Should a politician’s private life be tabloid fodder?
Sony Pictures
By Stephanie Zacharek
November 1, 2018

Nearly 30 years before the Access Hollywood tape revealed Donald Trump’s crass misogyny, only to be met with a resounding “So what?” by much of the public, an articulate and serious-minded presidential candidate was forced out of the 1988 race over his suspected marital infidelity. The accompanying visual was striking: a photograph of a former Senator from Colorado, Gary Hart, sitting on a dock in Bimini, with a woman in a white dress–a sometime pharmaceutical rep and actor named Donna Rice–perched on his knee.

That photo emerged more than two weeks after Hart left the race. The truly destructive force had swept through earlier: political reporters from several major newspapers dogged Hart with questions about his “womanizing,” feeling it was their duty to uncover every detail of his personal life. The last weeks and days of Hart’s campaign are the subject of Jason Reitman’s astute and painfully relevant political comedy The Front Runner, adapted from Matt Bai’s book All the Truth Is Out: The Week Politics Went Tabloid, and starring Hugh Jackman as the ill-fated Hart. If Hart’s private life held some not-ready-for-prime-time secrets, the behavior of the press covering him was arguably worse: in the movie’s centerpiece, a duo of Miami Herald reporters (Steve Zissis and Bill Burr) stake out Hart’s Washington townhouse, hoping to uncover dirt, later confronting him in the house’s alleyway. Hart stands his ground–Jackman is terrific, channeling Henry Fonda in John Ford’s Young Mr. Lincoln–but he can’t survive the onslaught.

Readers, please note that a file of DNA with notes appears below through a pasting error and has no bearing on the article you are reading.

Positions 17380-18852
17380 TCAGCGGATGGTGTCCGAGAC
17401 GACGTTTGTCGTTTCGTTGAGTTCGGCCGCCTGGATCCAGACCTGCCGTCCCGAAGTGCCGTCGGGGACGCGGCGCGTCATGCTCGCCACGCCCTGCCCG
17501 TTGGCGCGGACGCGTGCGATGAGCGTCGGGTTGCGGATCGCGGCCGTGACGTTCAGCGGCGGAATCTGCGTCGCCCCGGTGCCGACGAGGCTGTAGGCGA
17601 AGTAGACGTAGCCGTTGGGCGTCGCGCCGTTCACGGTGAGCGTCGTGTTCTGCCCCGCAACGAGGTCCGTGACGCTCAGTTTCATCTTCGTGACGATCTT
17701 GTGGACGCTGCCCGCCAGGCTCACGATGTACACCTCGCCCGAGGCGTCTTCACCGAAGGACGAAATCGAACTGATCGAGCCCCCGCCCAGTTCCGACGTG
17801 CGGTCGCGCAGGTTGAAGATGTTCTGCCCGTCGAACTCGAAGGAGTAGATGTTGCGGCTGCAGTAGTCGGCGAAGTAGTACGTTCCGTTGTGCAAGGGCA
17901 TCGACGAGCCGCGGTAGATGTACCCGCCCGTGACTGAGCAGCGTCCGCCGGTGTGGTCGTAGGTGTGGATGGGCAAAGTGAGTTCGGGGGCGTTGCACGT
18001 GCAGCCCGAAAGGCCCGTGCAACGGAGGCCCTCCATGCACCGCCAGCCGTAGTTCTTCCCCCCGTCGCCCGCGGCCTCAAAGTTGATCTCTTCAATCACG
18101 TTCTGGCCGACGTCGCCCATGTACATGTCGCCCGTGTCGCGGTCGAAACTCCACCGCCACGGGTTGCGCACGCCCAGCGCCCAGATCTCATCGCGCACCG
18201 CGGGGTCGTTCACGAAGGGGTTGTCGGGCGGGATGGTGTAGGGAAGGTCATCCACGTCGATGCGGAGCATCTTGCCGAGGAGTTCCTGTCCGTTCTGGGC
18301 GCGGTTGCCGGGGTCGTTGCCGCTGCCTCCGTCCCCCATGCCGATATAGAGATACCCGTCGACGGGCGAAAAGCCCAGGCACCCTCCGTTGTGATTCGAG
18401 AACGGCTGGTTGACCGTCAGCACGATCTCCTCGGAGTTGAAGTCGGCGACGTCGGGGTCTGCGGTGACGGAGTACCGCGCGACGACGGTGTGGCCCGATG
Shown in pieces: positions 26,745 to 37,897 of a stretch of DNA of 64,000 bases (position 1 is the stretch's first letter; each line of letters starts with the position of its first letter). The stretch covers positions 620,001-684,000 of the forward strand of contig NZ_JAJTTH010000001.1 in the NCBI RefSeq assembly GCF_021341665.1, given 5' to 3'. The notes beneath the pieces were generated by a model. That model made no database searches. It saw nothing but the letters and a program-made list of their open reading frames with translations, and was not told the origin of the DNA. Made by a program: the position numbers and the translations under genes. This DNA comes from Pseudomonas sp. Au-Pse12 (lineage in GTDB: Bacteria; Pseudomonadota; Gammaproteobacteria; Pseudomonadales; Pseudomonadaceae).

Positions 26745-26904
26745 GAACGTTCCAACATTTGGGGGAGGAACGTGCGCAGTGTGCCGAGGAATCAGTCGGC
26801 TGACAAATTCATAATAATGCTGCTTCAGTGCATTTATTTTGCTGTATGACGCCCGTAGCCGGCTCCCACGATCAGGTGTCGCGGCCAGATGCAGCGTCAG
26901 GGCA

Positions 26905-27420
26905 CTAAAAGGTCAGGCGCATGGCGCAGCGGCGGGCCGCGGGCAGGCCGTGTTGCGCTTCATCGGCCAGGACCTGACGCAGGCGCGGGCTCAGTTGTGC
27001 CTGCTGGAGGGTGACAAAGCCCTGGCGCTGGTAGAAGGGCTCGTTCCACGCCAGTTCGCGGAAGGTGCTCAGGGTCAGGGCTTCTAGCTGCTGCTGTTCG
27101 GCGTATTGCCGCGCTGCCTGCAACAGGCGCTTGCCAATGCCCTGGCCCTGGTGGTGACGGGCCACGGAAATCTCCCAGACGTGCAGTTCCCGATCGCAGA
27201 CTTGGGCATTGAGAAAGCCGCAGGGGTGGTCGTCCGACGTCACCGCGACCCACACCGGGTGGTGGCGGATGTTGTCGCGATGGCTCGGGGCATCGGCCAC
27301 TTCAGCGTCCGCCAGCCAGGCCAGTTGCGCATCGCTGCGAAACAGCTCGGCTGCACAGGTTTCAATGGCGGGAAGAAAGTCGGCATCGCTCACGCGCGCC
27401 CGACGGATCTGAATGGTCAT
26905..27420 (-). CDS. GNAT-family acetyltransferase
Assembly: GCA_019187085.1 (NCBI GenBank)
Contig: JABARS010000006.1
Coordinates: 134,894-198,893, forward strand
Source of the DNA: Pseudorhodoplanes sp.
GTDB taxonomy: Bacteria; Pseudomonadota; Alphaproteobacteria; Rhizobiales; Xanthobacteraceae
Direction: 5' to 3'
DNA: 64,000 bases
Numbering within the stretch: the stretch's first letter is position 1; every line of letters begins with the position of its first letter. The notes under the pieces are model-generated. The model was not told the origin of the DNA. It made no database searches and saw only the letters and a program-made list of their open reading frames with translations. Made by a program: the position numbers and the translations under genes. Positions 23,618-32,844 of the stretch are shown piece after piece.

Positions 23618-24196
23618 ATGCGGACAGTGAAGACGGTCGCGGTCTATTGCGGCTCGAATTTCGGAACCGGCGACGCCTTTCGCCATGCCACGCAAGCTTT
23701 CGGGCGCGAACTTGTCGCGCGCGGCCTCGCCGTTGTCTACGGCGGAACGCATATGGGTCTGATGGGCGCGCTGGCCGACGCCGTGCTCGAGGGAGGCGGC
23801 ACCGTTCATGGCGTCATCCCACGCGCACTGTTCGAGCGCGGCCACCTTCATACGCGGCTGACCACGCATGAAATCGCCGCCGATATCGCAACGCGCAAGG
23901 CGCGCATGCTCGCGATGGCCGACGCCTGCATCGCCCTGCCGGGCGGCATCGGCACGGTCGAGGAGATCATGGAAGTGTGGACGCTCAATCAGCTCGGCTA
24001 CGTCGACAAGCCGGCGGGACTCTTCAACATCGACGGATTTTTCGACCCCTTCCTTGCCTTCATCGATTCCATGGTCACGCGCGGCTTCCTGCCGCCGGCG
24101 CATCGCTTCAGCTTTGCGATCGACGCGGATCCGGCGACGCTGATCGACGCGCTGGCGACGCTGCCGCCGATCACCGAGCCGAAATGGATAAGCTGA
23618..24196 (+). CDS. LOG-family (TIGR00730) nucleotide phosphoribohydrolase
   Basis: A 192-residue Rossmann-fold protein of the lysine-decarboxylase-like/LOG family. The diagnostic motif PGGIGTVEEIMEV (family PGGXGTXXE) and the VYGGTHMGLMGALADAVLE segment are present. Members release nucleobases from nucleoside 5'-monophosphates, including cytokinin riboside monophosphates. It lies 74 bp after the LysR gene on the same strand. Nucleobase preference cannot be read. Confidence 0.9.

The scenes between Hart and his wife Lee (played with no-nonsense fortitude by Vera Farmiga) are among the film’s best, exploring what can happen when the private dynamics of a marriage fall under public scrutiny. (The Harts, incidentally, are still married.) Hart’s story marked a shift in the way the press scrutinizes the personal lives of political figures–though as we’ve seen, unethical behavior doesn’t always work against politicians, or even Presidents. Whether you’ve been following politics for three years or 30, you’ll learn something from The Front Runner–but buckle up, because it’s gonna hurt.

Contact us at editors@time.com.

This appears in the November 12, 2018 issue of TIME.

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